5 July 2018
If you had a heart problem in 1948, the chances are, your doctor was blissfully ignorant.
Although X-ray had been around for 50 years, this technology had limited use for cardiology, as it can’t pick up the detail of the heart muscle.
MRI scans - which use magnetic fields and radio waves to produce detailed pictures of the heart – didn’t exist yet, neither did echocardiograms, which utilise high-frequency sound waves to do the same thing. These tools weren’t available on the NHS until the 70s.
Without imaging it was very difficult to make a diagnosis. This was a problem – after all, the starting point for any treatment is always a diagnosis.
When diagnoses were made in the ‘40s and before, it was due to incredibly skilled clinicians, using little more than a stethoscope.
The NHS has come a long way in this respect.
We’ve evolved from stethoscopes to having equipment which costs many millions; coupled with this, our medical teams have built up their knowledge and expertise of the emerging technology, which is envied the world over.
Innovation and change in my career
In terms of my own career, which began when I trained at Charing Cross hospital in the mid-80s, I have witnessed big leaps, and huge improvements in care. People were dying young in their 40s and 50s; I’m pleased to say for many patients, this has really changed.
Life expectancy has become markedly better for certain conditions – if in isolation, you have single vessel coronary disease, which is where one artery narrows, you might well have died 20 years ago. Now you should have a normal life expectancy.
In the early to mid-80s, the treatment for heart attacks in some centres was to sedate people and put them in bed for two weeks. Patients simply weren’t actively treated.
By the late 80s, clot-busting drugs (thrombolysis) such as streptokinase, marked a step-change in care for people who had suffered heart attacks. This treatment used medication to break down blood clots formed in blood vessels, helping treat myocardial infarction (heart attacks).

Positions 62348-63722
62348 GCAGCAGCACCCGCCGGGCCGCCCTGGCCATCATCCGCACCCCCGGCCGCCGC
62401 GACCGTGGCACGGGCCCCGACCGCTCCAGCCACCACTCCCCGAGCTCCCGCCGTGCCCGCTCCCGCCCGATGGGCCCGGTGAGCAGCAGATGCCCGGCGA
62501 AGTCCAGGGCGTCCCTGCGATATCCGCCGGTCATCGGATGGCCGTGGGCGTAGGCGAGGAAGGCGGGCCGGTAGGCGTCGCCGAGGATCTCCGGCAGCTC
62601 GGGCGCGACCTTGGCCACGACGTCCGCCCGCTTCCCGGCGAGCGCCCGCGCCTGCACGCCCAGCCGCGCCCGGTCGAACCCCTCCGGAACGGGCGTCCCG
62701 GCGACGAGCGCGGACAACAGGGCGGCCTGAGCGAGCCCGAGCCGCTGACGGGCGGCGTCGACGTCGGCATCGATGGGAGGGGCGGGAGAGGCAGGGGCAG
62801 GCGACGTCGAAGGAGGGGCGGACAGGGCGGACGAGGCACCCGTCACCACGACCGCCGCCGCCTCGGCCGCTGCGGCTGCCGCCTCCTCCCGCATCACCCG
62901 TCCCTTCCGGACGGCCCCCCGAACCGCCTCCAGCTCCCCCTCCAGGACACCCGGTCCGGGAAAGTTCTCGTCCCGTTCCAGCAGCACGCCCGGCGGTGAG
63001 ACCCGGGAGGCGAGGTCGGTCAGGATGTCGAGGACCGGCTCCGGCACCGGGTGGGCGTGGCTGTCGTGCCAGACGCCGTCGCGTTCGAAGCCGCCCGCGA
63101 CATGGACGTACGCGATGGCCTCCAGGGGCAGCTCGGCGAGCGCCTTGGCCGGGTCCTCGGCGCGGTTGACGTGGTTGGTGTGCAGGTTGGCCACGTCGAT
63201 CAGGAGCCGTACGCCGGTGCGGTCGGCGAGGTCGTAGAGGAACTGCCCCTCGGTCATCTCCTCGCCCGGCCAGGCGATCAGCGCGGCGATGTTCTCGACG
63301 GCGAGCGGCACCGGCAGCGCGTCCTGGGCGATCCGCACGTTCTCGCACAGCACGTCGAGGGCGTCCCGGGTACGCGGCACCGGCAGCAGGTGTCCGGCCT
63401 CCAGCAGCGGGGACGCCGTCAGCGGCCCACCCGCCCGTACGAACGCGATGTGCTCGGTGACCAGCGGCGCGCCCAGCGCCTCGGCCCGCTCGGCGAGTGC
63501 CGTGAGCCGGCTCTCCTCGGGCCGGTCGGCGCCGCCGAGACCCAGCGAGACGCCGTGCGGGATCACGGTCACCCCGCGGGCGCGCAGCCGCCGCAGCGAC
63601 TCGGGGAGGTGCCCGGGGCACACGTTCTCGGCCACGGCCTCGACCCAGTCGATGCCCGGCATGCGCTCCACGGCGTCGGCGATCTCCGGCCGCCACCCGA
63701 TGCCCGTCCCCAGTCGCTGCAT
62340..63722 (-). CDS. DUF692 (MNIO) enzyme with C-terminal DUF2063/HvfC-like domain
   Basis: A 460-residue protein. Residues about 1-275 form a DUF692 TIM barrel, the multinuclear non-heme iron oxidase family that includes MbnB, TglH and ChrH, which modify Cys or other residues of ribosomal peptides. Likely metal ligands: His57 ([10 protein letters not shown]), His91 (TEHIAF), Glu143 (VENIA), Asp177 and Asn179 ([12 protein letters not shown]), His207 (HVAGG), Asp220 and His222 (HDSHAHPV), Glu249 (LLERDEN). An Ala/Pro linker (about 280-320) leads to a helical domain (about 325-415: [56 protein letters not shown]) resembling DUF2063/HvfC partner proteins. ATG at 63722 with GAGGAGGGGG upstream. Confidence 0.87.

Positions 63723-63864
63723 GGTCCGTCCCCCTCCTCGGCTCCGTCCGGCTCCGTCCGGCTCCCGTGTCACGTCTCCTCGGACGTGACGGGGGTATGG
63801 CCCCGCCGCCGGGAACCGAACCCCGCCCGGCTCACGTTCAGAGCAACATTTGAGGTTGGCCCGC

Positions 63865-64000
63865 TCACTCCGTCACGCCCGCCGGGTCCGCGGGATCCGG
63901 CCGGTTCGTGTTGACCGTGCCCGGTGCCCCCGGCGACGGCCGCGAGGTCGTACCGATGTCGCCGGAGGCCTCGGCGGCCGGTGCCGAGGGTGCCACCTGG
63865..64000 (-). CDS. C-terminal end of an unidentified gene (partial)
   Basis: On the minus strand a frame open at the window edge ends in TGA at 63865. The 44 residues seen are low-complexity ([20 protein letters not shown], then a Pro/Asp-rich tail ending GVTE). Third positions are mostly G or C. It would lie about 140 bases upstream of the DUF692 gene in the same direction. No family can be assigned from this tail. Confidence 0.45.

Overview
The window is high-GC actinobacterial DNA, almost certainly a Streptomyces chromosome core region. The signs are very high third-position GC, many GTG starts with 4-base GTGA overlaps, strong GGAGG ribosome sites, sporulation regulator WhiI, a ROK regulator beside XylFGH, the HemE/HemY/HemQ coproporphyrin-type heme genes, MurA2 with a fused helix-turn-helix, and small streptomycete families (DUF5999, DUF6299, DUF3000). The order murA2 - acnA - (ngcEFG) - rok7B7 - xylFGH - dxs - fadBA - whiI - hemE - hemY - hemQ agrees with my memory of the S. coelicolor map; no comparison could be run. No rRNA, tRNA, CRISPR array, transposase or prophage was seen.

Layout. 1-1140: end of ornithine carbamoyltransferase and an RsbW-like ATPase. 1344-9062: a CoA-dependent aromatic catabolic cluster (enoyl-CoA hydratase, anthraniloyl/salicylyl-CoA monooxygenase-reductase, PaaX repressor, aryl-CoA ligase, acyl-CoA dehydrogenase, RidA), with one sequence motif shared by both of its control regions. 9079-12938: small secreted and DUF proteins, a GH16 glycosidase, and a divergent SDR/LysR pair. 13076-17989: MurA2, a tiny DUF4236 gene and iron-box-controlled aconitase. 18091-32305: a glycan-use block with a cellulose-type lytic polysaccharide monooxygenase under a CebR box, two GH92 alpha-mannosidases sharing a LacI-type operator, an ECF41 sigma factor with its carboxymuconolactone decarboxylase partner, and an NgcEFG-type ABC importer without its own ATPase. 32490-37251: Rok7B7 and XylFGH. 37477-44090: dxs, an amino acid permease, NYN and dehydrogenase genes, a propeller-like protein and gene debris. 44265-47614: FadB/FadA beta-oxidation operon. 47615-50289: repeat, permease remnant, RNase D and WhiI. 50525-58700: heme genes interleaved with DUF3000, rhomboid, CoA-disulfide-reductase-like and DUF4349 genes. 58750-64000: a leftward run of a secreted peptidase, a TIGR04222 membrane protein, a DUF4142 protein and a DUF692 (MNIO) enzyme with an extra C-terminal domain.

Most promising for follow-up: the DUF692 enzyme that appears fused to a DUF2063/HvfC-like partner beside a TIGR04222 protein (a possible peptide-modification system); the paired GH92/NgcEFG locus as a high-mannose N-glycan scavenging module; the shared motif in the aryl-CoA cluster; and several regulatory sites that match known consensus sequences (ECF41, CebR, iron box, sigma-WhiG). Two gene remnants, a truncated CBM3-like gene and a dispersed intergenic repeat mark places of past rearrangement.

It wasn’t perfect – after all, we knew the artery could become blocked again for a significant number of patients.
So we needed another solution.
A revolution for treating heart attacks
Around the same sort of time as the advent of clot-busting drugs, coronary angioplasty – where a balloon mechanism is used to keep the artery open – was being developed.
Cardiologists soon realised that angioplasty provided better outcomes for those suffering heart attacks compared with treatment using drugs – provided that it can be delivered quickly.
However, this brought up another problem: knowledge had been developed faster than it could be delivered on a national scale.
Hospitals had just introduced the clot-busting drugs – and now there was something new to take on board.
The solution was to roll out a pilot scheme: The National Infarct Angioplasty Project.
Royal Brompton & Harefield NHS Foundation Trust was one of a handful of centres involved in this ground-breaking scheme along with the London Ambulance Service, and in April 2004, the primary angioplasty service was pioneered at Harefield for those who had suffered a heart attack.